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Altruistic Punishment in Humans Ernst Fehr & Simon Gächter Clemente Jones & Nguyen Lam Psychology 459 05/08/2014.

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Presentation on theme: "Altruistic Punishment in Humans Ernst Fehr & Simon Gächter Clemente Jones & Nguyen Lam Psychology 459 05/08/2014."— Presentation transcript:

1 Altruistic Punishment in Humans Ernst Fehr & Simon Gächter Clemente Jones & Nguyen Lam Psychology /08/2014

2 Introduction Evolution of Human Cooperation: Kin Selection – Cooperation among genetically close individuals. Direct Reciprocity – Selfish incentives for long-term bilateral cooperation. Indirect Reciprocity – Cooperators build a reputation. ???? – Non-repeated cooperation among genetically unrelated people with no reputation gains.

3 Solution Punishment: – Group better off if free riding is deterred – No one has incentive to punish because it costs themselves as well as free rider – Punishment of free riders = “Second-order public good” – Can work if enough people punish free riders altruistically, with cost and without material benefits for the punishers.

4 The Question Do humans engage in altruistic punishment, and if so, how does this inclination affect the ability of achieving and sustaining cooperation?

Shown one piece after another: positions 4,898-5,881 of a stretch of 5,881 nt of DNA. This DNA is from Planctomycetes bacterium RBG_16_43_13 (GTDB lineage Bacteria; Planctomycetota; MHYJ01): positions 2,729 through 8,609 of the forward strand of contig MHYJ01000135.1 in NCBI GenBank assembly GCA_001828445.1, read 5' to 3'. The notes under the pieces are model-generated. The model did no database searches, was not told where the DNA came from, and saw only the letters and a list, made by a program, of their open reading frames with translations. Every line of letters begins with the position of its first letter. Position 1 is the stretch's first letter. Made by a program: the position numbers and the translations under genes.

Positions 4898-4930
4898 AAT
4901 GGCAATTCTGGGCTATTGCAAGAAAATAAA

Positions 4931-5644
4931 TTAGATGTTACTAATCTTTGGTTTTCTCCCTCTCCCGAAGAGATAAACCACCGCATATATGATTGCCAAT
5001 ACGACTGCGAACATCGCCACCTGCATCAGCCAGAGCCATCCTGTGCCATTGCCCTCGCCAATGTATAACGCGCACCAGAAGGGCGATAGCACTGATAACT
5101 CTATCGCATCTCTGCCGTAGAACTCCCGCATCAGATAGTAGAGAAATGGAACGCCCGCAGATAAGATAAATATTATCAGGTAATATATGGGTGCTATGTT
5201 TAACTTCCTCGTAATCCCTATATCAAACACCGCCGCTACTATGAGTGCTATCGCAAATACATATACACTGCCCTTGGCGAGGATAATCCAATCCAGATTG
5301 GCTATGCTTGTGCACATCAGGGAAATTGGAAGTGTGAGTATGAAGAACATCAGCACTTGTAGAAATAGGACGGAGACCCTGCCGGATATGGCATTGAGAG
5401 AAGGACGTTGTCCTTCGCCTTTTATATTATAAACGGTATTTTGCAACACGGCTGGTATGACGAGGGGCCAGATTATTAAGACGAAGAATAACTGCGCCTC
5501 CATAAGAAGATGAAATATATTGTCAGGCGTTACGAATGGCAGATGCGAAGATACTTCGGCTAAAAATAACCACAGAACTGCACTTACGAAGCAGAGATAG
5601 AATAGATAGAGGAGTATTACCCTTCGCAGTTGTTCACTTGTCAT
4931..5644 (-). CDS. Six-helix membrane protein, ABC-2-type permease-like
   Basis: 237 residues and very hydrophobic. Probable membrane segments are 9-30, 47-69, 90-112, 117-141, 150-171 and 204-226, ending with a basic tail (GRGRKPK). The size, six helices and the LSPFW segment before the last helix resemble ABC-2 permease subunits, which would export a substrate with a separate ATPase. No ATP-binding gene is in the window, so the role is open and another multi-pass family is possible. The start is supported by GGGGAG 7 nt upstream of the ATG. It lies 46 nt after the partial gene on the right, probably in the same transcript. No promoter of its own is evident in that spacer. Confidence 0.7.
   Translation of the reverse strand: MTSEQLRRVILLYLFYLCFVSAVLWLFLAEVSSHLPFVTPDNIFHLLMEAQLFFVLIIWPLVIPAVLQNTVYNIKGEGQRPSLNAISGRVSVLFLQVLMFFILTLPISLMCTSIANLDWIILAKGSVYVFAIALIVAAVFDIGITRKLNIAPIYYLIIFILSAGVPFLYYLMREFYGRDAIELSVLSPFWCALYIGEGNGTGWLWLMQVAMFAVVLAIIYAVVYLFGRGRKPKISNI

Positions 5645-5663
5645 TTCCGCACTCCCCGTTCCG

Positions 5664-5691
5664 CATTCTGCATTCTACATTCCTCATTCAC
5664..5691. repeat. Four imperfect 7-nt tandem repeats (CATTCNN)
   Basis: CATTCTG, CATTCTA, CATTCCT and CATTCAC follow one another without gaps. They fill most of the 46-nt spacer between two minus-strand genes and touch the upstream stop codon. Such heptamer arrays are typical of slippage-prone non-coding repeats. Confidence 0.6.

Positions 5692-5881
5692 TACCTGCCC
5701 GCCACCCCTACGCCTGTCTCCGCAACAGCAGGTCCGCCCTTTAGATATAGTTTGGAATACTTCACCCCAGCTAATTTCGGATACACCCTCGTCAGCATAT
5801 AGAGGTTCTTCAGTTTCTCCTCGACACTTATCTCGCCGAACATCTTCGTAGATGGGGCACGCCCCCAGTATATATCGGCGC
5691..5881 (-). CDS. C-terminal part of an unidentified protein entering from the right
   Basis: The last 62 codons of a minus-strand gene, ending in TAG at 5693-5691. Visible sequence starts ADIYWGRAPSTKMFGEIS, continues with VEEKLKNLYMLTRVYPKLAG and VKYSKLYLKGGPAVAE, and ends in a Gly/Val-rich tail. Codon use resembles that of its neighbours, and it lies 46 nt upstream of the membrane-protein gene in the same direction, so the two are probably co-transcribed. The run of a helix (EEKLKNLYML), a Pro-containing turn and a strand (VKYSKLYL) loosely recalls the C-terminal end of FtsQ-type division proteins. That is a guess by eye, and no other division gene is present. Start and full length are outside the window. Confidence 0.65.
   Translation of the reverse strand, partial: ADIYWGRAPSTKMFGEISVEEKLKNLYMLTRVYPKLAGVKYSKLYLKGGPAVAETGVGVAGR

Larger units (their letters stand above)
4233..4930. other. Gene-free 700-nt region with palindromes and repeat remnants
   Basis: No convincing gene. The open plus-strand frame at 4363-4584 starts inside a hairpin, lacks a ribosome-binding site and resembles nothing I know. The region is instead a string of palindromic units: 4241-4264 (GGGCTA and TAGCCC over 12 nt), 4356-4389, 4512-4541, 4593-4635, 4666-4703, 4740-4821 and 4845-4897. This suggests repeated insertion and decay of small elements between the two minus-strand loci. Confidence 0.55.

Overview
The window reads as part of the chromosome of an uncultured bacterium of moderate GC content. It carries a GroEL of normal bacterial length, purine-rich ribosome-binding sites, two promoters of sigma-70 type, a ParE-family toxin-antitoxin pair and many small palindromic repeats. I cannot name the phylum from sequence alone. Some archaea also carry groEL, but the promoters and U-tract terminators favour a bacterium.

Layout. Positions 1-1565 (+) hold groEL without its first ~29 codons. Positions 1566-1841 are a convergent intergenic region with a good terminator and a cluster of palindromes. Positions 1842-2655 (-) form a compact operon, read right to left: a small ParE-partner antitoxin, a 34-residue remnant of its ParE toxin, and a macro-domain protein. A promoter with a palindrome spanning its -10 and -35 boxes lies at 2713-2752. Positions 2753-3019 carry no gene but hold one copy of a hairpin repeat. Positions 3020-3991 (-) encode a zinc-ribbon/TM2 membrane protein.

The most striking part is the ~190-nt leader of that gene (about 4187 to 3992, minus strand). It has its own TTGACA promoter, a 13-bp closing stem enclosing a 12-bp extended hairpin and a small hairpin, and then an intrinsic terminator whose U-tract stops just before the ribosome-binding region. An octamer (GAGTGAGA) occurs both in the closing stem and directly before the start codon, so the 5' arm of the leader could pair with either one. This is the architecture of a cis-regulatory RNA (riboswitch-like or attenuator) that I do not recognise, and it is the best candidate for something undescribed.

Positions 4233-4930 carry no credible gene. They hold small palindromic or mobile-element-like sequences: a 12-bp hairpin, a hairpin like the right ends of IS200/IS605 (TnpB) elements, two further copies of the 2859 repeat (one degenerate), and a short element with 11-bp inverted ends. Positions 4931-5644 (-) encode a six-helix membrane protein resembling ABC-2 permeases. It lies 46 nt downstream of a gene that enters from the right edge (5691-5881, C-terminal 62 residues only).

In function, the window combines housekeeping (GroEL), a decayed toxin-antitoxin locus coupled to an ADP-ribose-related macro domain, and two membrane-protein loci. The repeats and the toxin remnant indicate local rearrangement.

5 Participants 240 undergraduate students from the University of Zurich (Switzerland) and the Federal Institute of Technology (Switzerland) voluntarily participated in the experiments. 31% Females 69% Males Different majors 33 students – control group for the emotion questionnaire.

6 Design Pre-Study Participants were randomly assigned to one of ten experimental sessions (with 24 subjects/session). – 24 subjects allocated to six groups of four. Each of the 24 subjects played two 6-period games: – Punishment – No Punishment Each participant was placed in front of a computer in a booth such that subjects could not see each other.

7 Design Cont. Each member of the group received an endowment of 20 MUs (real monetary stakes) and each one could contribute between 0-20 MUs to a group project. For every MU invested in the project, each of the four group members earned 0.4 MUs, regardless of whether he or she made a contribution. – Selfish: 20 MUs – Cooperate: 32 MUs Subjects made their investment decisions simultaneously and, once the decisions were made, they were informed about the investments of the other group members.

8 Condition: Punishment Subject could punish each of the other group members after they were informed about the others’ investments. A punishment decision was implemented by assigning between 0-10 points to the punished member. Each point assigned cost the punished member 3 MUs and the punisher 1 MU. Punishment is costly and yield no benefits!

9 Results In the 10 sessions, subjects punished other group members a total of 1,270 times: – 84.3% of the subjects punished at least once. – 34.3% punished more than 5 times. – 9.3% punished more than 10 times. The more a subject’s investment fell short of the average investment of the other three group members, the more the subject was punished.